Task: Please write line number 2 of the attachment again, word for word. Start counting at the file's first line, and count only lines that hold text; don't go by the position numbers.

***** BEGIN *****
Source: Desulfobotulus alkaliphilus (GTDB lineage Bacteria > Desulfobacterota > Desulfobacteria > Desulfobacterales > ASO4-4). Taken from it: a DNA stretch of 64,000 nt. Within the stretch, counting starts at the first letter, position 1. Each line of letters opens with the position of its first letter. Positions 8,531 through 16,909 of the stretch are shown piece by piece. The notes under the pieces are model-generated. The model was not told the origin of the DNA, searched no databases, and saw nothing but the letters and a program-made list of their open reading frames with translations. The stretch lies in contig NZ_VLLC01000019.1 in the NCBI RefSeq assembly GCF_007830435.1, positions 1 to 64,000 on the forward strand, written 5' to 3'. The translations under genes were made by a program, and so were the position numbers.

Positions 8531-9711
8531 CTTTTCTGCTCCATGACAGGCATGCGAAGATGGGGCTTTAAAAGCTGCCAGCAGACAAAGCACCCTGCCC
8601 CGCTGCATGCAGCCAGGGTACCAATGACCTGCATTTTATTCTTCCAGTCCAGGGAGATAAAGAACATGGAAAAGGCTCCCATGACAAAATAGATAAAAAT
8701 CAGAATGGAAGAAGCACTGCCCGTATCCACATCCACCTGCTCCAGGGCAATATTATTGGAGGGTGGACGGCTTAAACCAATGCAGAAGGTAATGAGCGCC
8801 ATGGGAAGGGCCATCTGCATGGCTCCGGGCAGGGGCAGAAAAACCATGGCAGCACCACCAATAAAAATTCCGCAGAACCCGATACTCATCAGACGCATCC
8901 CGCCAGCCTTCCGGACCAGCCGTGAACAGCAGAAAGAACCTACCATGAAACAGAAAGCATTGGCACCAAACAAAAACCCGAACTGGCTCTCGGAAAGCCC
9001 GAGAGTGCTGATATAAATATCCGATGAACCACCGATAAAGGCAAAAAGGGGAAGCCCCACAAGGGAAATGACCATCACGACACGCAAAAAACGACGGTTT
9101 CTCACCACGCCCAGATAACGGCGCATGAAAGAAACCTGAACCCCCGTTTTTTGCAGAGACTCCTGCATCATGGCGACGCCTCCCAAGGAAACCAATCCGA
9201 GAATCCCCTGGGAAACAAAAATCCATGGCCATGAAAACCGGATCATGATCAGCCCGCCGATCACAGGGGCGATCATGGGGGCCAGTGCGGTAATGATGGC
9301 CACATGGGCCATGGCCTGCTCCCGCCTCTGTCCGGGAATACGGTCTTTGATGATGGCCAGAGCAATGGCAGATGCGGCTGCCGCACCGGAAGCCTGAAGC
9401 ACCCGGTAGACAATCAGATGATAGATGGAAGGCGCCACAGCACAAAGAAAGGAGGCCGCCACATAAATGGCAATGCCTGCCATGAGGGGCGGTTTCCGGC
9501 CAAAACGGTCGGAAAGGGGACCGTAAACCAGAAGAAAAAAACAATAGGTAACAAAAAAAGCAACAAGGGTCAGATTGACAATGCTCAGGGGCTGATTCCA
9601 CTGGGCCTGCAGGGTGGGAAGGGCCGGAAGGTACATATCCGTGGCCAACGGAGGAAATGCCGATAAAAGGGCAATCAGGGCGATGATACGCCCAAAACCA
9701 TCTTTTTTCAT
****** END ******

Positions 8531-9711